# Sortino Ratio: The Ideal Risk Measure for Your Investment Strategy

### 🔀Knowledge Hub Series: What is the Sortino Ratio? / Sortino Ratio Calculation / Sortino Ratio vs. Sharpe Ratio / What is a Good Sortino Ratio for a Fund?

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# Sortino Ratio: The Ideal Risk Measure for Your Investment Strategy

One of the most effective tools for measuring risk-adjusted returns is the Sortino Ratio. But what exactly is it? How is it calculated? And how does it compare to other ratios like the Sharpe Ratio? This article delves into these questions and provides a step-by-step guide on calculating the Sortino Ratio in Excel.

## What is the Sortino Ratio?

The Sortino Ratio is a financial metric that measures the risk-adjusted return of an investment. Unlike the Sharpe Ratio, which considers total volatility, the Sortino Ratio focuses solely on downside risk, providing a clearer picture of an investment's performance relative to its risk.

### Meaning and Definition

The Sortino Ratio is defined as the difference between the investment's return and the risk-free rate, divided by the standard deviation of negative asset returns (downside deviation). This ratio is particularly useful for investors who are more concerned with downside risk rather than overall volatility.

## Sortino Ratio Calculation

### Sortino Ratio Formula

### How to Calculate Sortino Ratio in Excel

Calculating the Sortino Ratio in Excel involves a few straightforward steps:

**Gather Data**: Collect the historical returns of the investment and the risk-free rate.**Calculate Excess Returns**: Subtract the risk-free rate from each historical return.**Identify Negative Returns**: Filter out periods where the excess returns are negative.**Calculate Downside Deviation**: Compute the standard deviation of the negative excess returns.**Apply the Formula**: Use the Sortino Ratio formula to find the ratio.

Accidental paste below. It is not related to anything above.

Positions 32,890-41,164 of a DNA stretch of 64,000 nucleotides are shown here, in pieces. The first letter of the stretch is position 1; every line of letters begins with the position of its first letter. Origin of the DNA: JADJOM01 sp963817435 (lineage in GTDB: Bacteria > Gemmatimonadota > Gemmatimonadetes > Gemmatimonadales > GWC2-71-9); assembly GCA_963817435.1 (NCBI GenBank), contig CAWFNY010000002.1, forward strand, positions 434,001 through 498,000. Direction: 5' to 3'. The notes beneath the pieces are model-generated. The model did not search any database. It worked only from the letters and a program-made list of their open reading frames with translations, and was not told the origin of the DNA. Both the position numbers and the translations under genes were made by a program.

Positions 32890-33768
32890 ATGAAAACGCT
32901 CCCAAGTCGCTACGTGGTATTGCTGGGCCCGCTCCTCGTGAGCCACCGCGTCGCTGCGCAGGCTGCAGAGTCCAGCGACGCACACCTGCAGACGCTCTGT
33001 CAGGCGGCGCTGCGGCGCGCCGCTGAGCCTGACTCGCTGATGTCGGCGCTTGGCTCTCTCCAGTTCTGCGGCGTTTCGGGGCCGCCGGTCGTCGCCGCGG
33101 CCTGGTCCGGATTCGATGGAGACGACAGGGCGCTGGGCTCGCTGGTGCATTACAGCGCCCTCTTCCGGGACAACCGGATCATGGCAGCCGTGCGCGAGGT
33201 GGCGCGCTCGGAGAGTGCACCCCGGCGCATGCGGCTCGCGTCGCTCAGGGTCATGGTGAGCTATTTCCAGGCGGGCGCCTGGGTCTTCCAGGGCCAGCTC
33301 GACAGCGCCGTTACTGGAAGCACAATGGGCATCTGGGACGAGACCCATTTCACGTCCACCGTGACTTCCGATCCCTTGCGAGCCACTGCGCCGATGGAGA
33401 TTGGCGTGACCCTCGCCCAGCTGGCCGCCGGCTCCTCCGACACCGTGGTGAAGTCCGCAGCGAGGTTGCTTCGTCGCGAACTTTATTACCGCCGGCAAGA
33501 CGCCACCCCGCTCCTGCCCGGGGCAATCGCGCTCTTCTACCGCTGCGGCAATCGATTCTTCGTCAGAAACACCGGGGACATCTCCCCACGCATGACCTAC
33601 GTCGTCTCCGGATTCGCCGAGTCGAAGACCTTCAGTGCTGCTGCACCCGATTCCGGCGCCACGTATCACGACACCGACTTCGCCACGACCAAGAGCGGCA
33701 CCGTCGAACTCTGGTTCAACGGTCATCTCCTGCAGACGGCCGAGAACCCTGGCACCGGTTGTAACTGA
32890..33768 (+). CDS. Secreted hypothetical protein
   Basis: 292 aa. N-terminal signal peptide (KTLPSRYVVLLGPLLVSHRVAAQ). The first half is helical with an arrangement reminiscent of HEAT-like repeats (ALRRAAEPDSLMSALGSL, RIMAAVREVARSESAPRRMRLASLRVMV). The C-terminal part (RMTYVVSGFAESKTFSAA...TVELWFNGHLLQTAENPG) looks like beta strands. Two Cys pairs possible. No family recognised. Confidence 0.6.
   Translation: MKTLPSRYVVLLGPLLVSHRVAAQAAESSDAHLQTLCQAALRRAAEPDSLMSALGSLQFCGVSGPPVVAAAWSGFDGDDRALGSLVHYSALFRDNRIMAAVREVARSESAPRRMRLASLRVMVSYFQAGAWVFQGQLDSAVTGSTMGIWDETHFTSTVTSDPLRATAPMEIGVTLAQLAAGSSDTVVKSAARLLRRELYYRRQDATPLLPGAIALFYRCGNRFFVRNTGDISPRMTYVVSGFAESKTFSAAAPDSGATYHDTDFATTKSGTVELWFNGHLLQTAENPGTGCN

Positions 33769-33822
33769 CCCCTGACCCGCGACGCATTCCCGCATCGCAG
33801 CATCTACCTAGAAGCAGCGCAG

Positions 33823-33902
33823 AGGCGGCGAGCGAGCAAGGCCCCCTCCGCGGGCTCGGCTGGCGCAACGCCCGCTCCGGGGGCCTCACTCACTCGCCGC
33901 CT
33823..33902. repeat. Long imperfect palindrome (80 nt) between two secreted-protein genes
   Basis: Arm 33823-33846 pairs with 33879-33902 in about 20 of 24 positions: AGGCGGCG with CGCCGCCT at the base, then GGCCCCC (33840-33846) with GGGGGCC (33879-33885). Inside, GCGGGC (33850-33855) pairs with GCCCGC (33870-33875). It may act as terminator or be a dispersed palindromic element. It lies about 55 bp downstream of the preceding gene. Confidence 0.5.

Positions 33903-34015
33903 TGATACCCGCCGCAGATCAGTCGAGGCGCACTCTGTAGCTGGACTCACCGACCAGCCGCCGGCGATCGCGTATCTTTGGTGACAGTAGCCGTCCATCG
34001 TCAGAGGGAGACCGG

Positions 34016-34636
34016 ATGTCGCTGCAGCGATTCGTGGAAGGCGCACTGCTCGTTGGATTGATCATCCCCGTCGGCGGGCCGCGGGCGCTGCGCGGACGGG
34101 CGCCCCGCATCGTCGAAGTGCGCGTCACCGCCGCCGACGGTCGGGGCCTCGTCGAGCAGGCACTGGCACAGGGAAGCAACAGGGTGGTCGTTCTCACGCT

#### Step-by-Step Example in Excel

**Input Data**:Column A: Historical Returns

Column B: Risk-Free Rate (constant value)

**Calculate Excess Returns**:

`=A2 - $B$1`

**Identify Negative Returns**:

`=IF(C2 < 0, C2, 0)`

**Calculate Downside Deviation**:

`=STDEV.P(D2:Dn) // where D2:Dn contains negative returns`

**Apply Sortino Ratio Formula**:

`=(AVERAGE(A2:An) - B1) / E2 // where E2 contains downside deviation`

## Sortino Ratio vs. Sharpe Ratio

While both the Sortino and Sharpe Ratios are used to measure risk-adjusted returns, they have distinct differences:

**Sortino Ratio**: Focuses only on downside risk, making it more appropriate for investors who are particularly concerned with negative returns.**Sharpe Ratio**: Considers total volatility, including both upside and downside risks.

## What is a Good Sortino Ratio for a Fund?

A good Sortino Ratio is highly dependent on the investment strategy of the fund. Generally, a Sortino Ratio above 1 is considered a good reference point:

**Below 1**: Indicates subpar performance relative to the risk taken.**Above 1**: Suggests acceptable to excellent performance, depending on the fund's specific strategy and goals.

Investors often aim for a Sortino Ratio above 1 to ensure a favorable risk-adjusted return, reflecting the fund's ability to manage downside risk effectively while achieving desirable returns.

## Conclusion

The Sortino Ratio is an invaluable tool for assessing the risk-adjusted performance of an investment, particularly for those focused on downside risk.

By understanding its calculation, differences from the Sharpe Ratio, and the benchmarks for a good ratio, investors can make more informed decisions.

Whether you’re an individual investor or managing a fund, integrating the Sortino Ratio into your analysis can provide deeper insights into your investment’s true performance.